Canned Vegetables Never Tasted So Good - Boeing Employees Give To Area Food Banks
At a Boeing parking lot in Renton, Wash., a giant food can holds a surprise for western Washington food banks: smaller cans - 156 of them. But instead of canned beans or peas, each contains a $1,000 check, and there's one for every food bank from Yelm to the Canadian border.
Representatives from 156 food banks have been invited to bring their can openers to Renton on Saturday, May 2, at 8:00 a.m., to pick up their checks. Altogether, Boeing employees are awarding a total of $156,000 in grants to help food banks stock up for the summer, a time when supplies run critically low.
"Traditionally there's plenty of attention on hunger in the winter," said Karen Vallejos, president of the board of the Employees Community Fund, formerly known as the Boeing Employees Good Neighbor Fund. "But the shelves start to look bare in the summer and the need is year round. It's the right time to help," she said.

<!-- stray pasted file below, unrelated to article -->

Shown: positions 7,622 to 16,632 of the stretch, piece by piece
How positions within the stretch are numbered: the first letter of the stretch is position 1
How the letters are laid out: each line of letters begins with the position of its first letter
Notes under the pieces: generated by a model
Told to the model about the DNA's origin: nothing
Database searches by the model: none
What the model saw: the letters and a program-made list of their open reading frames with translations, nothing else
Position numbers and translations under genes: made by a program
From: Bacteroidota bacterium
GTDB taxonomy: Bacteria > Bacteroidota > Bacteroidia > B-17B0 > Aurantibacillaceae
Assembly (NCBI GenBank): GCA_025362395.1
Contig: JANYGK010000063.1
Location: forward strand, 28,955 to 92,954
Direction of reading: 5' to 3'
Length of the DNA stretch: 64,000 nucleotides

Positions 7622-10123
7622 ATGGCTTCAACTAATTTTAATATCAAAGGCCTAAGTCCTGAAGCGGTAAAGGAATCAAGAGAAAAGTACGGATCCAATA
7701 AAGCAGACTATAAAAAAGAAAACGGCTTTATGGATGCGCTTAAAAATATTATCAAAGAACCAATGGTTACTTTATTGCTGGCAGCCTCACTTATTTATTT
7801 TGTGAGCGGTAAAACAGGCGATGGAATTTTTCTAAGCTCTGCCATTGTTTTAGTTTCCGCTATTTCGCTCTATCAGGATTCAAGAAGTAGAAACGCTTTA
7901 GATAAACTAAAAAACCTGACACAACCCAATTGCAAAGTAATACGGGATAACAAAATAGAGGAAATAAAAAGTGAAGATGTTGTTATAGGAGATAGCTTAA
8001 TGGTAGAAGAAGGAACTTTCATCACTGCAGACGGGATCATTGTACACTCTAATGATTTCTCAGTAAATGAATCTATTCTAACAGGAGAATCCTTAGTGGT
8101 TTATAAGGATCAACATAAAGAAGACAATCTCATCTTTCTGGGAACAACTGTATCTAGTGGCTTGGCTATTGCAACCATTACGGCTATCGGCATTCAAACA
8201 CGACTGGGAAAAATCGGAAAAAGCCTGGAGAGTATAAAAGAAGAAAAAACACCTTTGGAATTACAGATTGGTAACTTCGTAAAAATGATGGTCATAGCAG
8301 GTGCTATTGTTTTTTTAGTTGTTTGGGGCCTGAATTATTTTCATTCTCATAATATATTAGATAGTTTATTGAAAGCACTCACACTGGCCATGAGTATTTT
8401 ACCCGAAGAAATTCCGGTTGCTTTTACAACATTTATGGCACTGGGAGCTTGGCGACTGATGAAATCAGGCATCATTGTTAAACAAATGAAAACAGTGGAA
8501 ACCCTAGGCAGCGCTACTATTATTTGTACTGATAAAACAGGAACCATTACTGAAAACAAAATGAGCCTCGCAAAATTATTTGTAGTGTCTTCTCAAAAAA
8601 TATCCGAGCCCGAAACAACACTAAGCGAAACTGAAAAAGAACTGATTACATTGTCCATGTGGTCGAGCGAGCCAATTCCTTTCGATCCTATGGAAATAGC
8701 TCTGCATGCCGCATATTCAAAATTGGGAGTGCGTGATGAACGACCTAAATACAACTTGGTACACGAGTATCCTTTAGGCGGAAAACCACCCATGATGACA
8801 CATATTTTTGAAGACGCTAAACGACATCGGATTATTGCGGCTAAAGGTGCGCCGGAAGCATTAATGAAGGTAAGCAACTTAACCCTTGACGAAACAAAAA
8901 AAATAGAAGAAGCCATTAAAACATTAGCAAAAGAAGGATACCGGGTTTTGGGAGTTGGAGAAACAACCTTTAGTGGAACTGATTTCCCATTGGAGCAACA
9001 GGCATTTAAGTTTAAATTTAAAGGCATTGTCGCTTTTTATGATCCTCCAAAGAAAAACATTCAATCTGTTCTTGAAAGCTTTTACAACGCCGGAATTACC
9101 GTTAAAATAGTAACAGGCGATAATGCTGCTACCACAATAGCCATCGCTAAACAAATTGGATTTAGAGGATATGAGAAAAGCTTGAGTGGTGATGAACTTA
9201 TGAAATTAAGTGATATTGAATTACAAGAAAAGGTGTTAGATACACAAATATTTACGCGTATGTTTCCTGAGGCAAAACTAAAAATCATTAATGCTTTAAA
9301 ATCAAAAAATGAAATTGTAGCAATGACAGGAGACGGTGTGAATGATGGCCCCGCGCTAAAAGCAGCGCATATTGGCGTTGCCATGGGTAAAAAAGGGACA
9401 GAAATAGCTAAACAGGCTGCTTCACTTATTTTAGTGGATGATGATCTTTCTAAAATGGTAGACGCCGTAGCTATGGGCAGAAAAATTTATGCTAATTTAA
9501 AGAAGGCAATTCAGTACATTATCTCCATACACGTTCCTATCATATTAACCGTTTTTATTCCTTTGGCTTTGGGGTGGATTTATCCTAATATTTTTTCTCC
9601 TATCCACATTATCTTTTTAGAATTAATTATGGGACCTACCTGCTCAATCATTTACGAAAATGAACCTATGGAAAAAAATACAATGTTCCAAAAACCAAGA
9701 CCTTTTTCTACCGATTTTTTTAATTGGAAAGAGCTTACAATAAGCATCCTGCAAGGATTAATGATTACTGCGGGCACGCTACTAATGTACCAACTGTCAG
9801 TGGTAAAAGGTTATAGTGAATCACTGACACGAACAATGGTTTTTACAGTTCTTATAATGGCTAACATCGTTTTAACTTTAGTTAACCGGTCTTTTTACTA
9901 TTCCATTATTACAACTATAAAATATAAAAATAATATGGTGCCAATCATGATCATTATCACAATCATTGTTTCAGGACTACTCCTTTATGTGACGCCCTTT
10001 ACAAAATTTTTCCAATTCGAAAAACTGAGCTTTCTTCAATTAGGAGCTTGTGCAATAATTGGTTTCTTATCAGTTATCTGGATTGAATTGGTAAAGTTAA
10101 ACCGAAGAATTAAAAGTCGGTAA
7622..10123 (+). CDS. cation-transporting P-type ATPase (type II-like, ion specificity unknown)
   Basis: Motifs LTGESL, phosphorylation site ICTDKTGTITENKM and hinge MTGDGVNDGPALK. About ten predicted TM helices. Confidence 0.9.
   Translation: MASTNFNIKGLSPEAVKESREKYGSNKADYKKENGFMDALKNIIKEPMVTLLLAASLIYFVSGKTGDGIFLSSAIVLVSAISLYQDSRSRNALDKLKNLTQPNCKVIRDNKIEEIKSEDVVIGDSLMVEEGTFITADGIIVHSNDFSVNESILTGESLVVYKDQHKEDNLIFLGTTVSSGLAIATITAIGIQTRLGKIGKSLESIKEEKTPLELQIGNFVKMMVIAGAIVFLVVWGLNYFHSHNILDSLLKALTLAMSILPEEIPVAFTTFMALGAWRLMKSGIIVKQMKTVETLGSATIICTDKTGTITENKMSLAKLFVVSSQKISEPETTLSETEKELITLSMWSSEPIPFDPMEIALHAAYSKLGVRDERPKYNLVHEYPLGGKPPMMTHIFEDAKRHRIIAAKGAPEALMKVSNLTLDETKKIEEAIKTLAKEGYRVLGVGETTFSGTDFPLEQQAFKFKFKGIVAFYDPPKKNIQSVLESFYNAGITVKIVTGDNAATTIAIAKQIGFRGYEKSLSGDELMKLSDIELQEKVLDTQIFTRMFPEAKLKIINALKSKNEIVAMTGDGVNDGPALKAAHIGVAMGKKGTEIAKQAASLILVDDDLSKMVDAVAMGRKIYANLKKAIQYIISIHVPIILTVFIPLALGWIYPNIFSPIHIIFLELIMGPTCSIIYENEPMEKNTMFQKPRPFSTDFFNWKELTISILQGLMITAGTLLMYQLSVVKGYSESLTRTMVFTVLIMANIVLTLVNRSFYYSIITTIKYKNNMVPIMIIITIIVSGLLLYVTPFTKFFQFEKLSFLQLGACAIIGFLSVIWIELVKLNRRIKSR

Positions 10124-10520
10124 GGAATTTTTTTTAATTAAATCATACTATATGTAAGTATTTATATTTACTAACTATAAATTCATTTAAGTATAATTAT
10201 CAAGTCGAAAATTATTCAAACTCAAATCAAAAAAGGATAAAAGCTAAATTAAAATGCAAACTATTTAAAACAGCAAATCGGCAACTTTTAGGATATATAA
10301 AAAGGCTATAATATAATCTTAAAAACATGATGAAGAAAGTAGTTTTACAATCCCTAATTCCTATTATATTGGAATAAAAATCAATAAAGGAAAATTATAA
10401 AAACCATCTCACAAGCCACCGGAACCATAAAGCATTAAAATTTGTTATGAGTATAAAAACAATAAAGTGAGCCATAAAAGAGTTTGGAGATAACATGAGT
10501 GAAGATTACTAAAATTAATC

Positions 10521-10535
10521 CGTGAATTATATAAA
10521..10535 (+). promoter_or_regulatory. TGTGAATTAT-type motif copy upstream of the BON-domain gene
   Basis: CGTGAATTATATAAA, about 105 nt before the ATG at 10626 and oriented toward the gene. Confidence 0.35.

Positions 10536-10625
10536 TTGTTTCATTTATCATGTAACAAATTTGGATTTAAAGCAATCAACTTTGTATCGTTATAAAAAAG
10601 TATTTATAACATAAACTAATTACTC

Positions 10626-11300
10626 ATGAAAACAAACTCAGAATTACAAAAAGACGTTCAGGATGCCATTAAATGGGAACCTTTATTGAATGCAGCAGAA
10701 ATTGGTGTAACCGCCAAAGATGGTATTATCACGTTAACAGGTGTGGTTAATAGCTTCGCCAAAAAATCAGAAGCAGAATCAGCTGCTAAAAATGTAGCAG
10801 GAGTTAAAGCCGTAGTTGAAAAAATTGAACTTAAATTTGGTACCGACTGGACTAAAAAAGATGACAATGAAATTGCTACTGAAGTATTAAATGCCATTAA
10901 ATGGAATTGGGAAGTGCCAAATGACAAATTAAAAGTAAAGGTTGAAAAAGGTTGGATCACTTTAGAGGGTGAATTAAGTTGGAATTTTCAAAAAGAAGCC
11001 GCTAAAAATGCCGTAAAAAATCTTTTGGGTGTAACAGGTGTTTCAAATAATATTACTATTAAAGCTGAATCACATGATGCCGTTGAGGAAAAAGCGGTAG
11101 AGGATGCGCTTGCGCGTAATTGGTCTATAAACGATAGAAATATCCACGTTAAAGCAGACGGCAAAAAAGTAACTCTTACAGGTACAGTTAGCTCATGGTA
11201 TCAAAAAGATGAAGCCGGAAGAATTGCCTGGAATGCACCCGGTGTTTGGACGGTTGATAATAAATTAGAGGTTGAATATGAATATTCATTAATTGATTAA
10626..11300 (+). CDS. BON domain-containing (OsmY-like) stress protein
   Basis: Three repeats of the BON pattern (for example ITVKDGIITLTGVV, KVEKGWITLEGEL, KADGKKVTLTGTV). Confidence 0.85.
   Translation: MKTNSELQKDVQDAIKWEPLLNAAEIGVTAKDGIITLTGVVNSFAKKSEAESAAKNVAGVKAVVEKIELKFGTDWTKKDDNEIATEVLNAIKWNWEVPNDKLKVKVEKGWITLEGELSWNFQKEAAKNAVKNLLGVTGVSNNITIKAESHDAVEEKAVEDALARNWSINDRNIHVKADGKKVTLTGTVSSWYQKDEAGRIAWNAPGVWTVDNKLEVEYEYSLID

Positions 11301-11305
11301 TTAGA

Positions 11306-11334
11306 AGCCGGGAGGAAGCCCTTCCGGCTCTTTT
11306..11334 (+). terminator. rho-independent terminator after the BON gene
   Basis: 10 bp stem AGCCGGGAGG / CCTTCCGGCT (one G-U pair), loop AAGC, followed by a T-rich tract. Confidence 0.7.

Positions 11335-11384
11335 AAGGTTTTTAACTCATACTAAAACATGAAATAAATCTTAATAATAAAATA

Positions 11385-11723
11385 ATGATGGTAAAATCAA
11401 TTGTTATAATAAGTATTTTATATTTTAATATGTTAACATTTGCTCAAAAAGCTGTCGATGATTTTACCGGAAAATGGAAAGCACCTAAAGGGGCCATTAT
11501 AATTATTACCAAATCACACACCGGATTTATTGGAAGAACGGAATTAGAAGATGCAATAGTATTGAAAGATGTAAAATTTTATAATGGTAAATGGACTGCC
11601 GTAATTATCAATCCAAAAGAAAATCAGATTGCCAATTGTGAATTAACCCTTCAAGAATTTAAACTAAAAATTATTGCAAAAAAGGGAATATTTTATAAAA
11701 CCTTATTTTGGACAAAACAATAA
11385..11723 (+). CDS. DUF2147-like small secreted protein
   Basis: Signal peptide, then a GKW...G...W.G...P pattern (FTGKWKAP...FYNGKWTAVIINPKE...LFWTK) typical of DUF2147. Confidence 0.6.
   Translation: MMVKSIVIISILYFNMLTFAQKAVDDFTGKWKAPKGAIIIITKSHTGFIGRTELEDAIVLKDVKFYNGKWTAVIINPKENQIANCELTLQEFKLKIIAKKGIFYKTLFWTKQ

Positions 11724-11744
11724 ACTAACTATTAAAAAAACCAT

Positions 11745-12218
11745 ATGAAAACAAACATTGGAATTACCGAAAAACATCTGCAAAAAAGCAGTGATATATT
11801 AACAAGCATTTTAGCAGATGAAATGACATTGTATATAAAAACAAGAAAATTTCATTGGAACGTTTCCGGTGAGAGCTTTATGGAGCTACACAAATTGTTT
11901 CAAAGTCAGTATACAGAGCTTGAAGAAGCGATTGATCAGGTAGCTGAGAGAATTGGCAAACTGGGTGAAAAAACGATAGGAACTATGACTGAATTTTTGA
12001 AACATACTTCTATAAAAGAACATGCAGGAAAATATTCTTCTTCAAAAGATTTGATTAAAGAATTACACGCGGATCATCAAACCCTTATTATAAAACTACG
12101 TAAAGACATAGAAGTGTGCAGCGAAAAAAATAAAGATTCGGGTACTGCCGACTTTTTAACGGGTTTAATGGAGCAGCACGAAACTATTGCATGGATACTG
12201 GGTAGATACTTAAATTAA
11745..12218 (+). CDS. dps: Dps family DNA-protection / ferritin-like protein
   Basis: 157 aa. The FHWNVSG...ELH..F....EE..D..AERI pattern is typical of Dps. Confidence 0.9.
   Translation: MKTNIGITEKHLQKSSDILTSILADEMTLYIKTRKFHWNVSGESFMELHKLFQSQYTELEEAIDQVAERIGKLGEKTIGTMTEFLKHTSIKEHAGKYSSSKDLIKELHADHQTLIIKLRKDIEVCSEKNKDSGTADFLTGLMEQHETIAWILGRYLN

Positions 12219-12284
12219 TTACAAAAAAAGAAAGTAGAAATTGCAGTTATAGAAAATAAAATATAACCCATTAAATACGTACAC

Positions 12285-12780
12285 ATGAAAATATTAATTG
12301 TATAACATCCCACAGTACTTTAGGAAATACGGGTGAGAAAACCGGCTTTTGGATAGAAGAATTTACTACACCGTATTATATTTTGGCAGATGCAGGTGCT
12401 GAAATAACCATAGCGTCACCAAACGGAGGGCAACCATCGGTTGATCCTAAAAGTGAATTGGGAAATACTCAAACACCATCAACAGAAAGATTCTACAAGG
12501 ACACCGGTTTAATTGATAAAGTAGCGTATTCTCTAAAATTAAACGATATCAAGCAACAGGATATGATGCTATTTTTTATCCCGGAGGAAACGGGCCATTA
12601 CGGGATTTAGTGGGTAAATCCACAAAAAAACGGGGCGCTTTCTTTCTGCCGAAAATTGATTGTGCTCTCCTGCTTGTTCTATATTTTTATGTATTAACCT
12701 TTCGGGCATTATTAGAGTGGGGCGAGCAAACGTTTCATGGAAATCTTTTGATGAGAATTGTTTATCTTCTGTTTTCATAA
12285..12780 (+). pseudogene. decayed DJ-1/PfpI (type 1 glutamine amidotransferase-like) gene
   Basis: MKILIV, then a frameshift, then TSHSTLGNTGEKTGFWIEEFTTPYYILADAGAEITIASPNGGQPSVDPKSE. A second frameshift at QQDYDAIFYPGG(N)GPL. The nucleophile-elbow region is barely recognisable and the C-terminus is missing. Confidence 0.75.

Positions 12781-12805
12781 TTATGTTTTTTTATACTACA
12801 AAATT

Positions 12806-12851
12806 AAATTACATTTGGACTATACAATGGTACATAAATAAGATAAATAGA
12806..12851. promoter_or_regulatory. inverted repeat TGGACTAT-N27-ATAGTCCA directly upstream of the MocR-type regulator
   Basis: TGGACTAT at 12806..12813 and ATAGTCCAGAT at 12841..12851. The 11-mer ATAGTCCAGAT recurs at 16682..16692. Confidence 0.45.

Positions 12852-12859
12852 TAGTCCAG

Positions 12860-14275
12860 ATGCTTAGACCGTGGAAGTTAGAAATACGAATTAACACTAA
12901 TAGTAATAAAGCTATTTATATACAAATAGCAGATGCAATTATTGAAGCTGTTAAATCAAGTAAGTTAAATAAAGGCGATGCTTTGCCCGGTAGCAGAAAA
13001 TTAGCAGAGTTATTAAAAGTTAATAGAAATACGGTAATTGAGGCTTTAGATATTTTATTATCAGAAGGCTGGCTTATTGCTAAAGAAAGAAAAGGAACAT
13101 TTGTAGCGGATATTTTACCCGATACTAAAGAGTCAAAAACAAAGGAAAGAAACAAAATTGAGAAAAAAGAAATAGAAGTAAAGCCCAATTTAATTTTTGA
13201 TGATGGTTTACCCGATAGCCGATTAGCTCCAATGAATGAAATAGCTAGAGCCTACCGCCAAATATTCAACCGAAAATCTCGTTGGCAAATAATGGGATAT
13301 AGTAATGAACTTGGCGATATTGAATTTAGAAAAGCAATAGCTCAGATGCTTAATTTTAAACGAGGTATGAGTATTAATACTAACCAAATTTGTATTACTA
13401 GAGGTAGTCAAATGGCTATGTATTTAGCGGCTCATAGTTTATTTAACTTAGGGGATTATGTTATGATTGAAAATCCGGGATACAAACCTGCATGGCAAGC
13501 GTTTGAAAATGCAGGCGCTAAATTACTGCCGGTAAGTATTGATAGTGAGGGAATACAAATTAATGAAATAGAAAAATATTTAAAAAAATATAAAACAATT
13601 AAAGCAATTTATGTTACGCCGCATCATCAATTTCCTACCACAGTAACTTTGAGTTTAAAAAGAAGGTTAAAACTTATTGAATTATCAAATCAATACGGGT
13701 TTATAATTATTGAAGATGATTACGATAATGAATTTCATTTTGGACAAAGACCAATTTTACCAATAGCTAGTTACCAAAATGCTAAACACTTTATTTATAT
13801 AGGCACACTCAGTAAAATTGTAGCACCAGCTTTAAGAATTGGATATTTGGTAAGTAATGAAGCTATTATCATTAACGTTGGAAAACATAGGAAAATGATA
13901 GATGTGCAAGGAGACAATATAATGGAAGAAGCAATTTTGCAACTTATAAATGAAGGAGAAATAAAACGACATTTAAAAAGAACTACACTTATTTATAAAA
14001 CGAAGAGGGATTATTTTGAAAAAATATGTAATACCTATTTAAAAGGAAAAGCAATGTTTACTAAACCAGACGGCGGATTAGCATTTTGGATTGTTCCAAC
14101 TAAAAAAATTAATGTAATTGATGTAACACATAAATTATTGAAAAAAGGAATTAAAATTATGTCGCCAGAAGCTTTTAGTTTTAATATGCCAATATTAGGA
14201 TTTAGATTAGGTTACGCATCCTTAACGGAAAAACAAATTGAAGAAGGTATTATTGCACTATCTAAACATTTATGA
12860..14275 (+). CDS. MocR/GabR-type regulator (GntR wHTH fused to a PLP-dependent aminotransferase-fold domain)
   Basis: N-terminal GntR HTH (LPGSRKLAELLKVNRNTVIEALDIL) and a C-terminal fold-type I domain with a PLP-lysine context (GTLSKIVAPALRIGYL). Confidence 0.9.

During a one-hour event, the Employees Community Fund will award cans of "grand greens" to every food bank identified so far.
"If we've missed anyone, I hope they'll let us know," said Vallejos.
To receive a grant from the Employees Community Fund, a food bank must be an IRS-designated 501(c)3 nonprofit that opens its doors to the general public in an area where Boeing people live. That area stretches across 10 counties in western Washington.
"Food banks are a very grassroots way for people to help," said Vallejos. "Many are mom-and-pop operations. We appreciate the way they feed the hungry, while treating everyone with respect," she said.
The Employees Community Fund is a nonprofit charitable organization managed by Boeing employees. Last year, Boeing employees contributed $20 million to help their communities throughout western Washington, and raised more than $30 million nationwide. This year's goal is $35 million.